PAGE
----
Apalutamide is an androgen receptor inhibitor approved in the United States and Europe for patients with nonmetastatic castration-resistant prostate cancer.1 Direct inhibition of the androgen receptor may provide a more complete reduction of androgen signaling than ADT alone, leading to improved clinical outcomes. Key eligibility of TITAN included patients that were (i) castration sensitive, (ii) had distant metastatic disease by >= 1 lesion on bone scan, and (iii) were ECOG performance status 0 or 1. An on-study requirement was that patients had continuous ADT. Patients with prior docetaxel were permitted, as were (i) patients with ADT <= 6 months for mCSPC or <= 3 years for local disease, and (ii) patients with local treatment completed >= 1 year prior. Patients were stratified by Gleason score (<=7 vs >=8), region (North America and Europe vs other countries), and prior docetaxel use.
Dual primary endpoints were rPFS and OS. Secondary endpoints were time to (i) initiation of cytotoxic chemotherapy, (ii) pain progression, (iii) chronic opioid use, and (iv) skeletal-related event. Time-to-event endpoints were estimated by Kaplan-Meier and Cox proportional hazards methods. Patients were randomized 1:1 to apalutamide (240 mg/d) or placebo, added to ADT, in 28-day cycles. This first planned OS interim analysis took place after ~50% of expected events.
There were 525 patients randomized to apalutamide and 527 to placebo. The median age was 68 years, 8% had prior treatment for localized disease, and 11% had prior docetaxel. With regards to disease burden, 63% had high-volume disease and 37% had low-volume disease. At the median follow-up of 22.6 months, 66% of patients on apalutamide and 46% of patients receiving placebo remained on treatment. Apalutamide significantly improved rPFS (HR 0.48, 95% CI 0.39-0.60), with a 52% reduction in risk of death or radiographic progression. Importantly, this benefit was observed across all subgroups analyzed. Median rPFS was not reached in the apalutamide group and was 22.1 months in the placebo group. Second, apalutamide significantly improved OS (HR 0.67, 95% CI 0.51-0.89), with a 33% reduction in risk of death. Median OS was not reached in the apalutamide or placebo group.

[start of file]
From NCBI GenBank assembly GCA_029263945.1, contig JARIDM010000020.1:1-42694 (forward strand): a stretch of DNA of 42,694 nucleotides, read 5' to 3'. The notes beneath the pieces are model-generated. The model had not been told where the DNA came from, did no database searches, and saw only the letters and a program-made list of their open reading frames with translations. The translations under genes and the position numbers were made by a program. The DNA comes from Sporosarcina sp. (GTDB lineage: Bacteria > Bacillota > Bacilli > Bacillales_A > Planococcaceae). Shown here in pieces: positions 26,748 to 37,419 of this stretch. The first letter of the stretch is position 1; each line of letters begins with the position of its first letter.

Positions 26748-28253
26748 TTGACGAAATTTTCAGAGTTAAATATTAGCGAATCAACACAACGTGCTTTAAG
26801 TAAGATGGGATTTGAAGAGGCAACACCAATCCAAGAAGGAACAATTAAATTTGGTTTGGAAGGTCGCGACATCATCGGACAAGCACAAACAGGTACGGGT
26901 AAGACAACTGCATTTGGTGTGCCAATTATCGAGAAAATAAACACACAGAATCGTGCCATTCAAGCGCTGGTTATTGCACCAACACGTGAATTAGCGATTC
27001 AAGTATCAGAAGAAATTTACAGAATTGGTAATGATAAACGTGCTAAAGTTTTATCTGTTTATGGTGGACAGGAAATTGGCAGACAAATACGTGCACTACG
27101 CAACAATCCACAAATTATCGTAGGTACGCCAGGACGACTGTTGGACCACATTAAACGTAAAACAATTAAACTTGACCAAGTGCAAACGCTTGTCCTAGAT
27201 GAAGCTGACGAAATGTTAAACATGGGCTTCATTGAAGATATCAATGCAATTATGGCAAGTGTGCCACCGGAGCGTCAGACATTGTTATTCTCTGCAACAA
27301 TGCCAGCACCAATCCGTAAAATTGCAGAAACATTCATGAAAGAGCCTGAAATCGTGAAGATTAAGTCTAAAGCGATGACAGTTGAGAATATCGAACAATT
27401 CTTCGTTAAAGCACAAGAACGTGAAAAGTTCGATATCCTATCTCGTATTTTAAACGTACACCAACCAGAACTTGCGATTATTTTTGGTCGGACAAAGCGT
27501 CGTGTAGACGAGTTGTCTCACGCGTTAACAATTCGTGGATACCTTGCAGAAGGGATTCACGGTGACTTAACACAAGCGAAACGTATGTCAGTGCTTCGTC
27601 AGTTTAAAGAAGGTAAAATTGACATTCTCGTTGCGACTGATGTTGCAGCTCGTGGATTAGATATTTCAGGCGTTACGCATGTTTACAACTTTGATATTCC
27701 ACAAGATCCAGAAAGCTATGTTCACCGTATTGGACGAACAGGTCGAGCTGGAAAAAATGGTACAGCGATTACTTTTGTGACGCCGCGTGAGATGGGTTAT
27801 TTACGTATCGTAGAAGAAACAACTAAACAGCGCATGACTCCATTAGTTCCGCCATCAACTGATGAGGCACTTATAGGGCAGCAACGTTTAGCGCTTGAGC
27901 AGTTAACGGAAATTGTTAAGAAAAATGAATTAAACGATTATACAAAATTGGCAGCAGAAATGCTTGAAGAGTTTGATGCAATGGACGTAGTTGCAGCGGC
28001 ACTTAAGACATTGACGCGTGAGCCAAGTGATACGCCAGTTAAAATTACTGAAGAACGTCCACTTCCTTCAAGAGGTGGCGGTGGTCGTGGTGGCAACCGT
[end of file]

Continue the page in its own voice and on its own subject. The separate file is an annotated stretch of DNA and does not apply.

Similarly, there was a response across most subgroups:
In terms of secondary endpoints, time to initiation of cytotoxic chemotherapy was significantly improved with apalutamide (HR 0.39, 95% CI, 0.27-0.56). There was no difference in time to chronic opioid use or time to skeletal-related event. Apalutamide was also favored for time to PSA progression and second progression-free survival. Rates of grade 3/4 adverse events (42% apalutamide, 41% placebo) were similar, and discontinuations due to adverse events (8% apalutamide, 5% placebo) were low. Based on these results, the independent data monitoring committee recommended unblinding to allow crossover of placebo patients to receive apalutamide.
Dr. Chi concluded his presentation of the TITAN study with several take-home messages:
- The TITAN study met its dual primary endpoints, demonstrating significant benefits with apalutamide + ADT in an all-comer mCSPC population
- There was a significant improvement in OS, with a 33% reduction in risk of death for apalutamide
- There was a significant improvement in rPFS, with a 52% reduction in the risk of progression or death for apalutamide
- Secondary and exploratory endpoints also favored apalutamide – prolonged time to cytotoxic chemotherapy (61% risk reduction), PSA progression (74% risk reduction), and second progression-free survival (34% risk reduction)
- Treatment was tolerable and the safety profile was consistent with the known side-effects of apalutamide
Further Related Content: Interview with Kim Chi, MD - First Results of TITAN
Presented by: Kim N. Chi, MD, FRCPC, British Columbia Cancer Agency, Vancouver, British Columbia, Canada
Written by: Zachary Klaassen, MD, MSc, Assistant Professor of Urology, Georgia Cancer Center, Augusta University/Medical College of Georgia, @zklaassen_md at the 2019 ASCO Annual Meeting #ASCO19, May 31-June 4, 2019, Chicago, IL USA